Lightning-Fast Forgiveness, Racism, & Dsquared2

Fashion (and really, the world in general when it comes to the wayward ways of errant men) has a tendency to sort of wrist-slap designers when they screw up, and then lavish them with praise the second they correct their course.

Take, for example, London-based and Canadian-born designers Dsquared2.

For the Fall 2015 season Dsqaured2 showed a highly-offensive collection that made waves for its extreme cultural appropriation and general racism:


Above: from the racist Fall 2015 collection of Dsquared2.

Then, they rather repeated this mistake with their Fall 2016 collection, sending models down the catwalk with “Victorian Samurai” outfits. The collection got hardly any press, good or bad. Perhaps the world was just tired of Dsquared2’s continual, lazy, racist designs.


Above: The Fall 2016 Dsquared2 collection featuring “Victorian Samurai” looks.

The tides turned for Dsquared2 with their recent Spring 2017 collection, which was praised and lauded by fashion reporters. In other words, the disgrace period for Dsquared2 was all too brief, and the fashion world quick to forgive some pretty serious offenses.


Above: Dsquared2 Spring 2017

While the collection was pretty fun (pictured above), it’s dissapointing because it proves that they can design a collection that is not racist, but they have clearly chosen not to for previous seasons. Sigh, #whiteprivelege in fashion, amiright?



BONUS: More on Dsquared2’s super-racist Fall 2015 collection

Dsquared² x First Nations Appropriation at Milan Fashion Week

Dsquared²’s Super-Racist Fall 2015 Collection Featured in Canadian Fashion Magazines

How Distasteful: The Racist Dsquared² Collection Makes Another Appearance in a Canadian Fashion Magazine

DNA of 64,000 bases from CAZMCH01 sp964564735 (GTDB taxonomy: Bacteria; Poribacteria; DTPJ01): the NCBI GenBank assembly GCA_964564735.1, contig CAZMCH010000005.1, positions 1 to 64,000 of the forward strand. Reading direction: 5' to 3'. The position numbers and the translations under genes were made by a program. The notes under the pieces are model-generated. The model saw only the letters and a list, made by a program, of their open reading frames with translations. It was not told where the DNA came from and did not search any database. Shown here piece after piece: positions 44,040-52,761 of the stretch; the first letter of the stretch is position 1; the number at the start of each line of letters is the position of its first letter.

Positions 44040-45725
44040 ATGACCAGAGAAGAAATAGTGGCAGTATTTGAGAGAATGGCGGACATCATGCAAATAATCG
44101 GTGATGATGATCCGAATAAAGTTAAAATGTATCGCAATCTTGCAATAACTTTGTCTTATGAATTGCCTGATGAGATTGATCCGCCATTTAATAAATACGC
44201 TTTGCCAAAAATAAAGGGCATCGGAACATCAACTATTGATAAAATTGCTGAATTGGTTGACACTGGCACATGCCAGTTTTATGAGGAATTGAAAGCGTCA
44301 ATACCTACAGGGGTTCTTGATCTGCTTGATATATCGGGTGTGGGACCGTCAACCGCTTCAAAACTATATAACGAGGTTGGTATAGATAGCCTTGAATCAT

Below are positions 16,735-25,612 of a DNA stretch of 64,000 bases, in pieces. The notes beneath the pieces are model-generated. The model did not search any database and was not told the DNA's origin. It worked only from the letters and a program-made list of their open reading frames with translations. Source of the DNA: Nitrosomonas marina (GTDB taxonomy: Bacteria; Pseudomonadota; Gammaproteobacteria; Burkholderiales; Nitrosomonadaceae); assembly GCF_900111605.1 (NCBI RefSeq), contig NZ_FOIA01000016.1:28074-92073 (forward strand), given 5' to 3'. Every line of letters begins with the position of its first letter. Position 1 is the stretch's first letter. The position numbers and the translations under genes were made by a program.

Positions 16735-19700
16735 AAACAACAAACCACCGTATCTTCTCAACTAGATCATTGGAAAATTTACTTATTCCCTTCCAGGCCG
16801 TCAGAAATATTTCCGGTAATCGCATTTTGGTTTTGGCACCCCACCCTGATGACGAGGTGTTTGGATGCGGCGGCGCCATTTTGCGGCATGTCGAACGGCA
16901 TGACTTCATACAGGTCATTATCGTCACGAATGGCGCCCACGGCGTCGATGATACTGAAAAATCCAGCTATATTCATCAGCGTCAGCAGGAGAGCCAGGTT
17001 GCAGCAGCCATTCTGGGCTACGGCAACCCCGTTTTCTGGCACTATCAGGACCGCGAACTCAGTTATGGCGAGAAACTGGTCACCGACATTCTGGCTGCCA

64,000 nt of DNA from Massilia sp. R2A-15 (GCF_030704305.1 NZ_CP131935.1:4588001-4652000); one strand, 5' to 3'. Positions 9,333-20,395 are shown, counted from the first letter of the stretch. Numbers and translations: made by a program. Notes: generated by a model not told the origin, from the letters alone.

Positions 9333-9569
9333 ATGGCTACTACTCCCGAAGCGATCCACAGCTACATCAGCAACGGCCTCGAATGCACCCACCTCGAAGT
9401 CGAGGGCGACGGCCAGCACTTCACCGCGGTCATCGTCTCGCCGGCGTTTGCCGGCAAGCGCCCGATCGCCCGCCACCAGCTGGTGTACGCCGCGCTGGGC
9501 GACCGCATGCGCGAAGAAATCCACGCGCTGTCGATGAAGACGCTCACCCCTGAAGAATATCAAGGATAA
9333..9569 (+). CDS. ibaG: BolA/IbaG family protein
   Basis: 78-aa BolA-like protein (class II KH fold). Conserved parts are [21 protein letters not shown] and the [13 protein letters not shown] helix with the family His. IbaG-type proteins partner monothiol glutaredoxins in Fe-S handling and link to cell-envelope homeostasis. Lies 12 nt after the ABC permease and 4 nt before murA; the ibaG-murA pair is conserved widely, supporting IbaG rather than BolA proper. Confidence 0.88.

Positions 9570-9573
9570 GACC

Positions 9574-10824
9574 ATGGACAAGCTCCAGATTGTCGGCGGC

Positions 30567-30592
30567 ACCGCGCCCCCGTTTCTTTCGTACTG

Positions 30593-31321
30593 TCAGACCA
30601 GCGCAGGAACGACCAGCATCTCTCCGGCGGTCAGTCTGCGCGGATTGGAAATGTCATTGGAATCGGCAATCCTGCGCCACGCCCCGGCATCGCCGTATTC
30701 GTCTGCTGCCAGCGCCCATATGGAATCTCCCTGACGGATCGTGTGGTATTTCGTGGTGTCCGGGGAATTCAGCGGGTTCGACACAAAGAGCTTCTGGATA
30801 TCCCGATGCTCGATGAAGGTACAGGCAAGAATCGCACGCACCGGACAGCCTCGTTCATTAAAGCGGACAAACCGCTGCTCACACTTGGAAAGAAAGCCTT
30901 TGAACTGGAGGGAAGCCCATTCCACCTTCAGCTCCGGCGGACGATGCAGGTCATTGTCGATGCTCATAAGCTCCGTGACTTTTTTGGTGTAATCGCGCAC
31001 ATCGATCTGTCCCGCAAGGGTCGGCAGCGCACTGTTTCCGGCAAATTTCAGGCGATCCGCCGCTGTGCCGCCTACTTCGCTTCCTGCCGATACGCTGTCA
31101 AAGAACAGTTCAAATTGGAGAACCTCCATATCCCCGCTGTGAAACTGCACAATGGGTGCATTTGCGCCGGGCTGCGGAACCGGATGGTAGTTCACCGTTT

Elle Canada’s 2016 Model Search Lacking Diversity


Elle Canada recently celebrated its 15th birthday! While this magazine does have a lot of quality reporting, and is arguably one of the most feminist fashion magazines on the market, the racial diversity within its pages is often lacking. In 2015, for example, the majority (seven, to be precise) of issues Elle Canada put on newsstands were Whiteout Issues.

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A new misstep from Elle Canada is the model search they are conducting. As you can see from the scans here, all of the top five finalists of the competition are white.

ElleCanada_ModelSearch_May2016 2

Not surprising, mostly just really disappointing–these models reflect a part of Canada, not all of it.

Why are the Majority of Top Fall 2016 RTW Shows by Men?


If you go over the to the Vogue Runway page for the Fall 2016 Ready to Wear Shows, you’ll be greeted by a banner that advertises the “Top Shows”. Something that immediately caught my eye was that the vast majority of the collections were designed by men.

Now, to be fair, there are a few things I’m unsure of when looking at the page:

  1. I don’t know if “Top Shows” is determined by viewer hits on the site OR if the shows are ranked by the editorial staff for the site
  2. The top shows might not necessarily be ranked the very best moving left to right as I’m assuming

Regardless, if we take it at face value: of the ten collections noted as “Top Shows,” only three were designed by women. Marni and Prada are entirely the efforts of female designers, and over at Valentino the credits are split between Maria Grazia Chiuri and Pierpaolo Piccioli.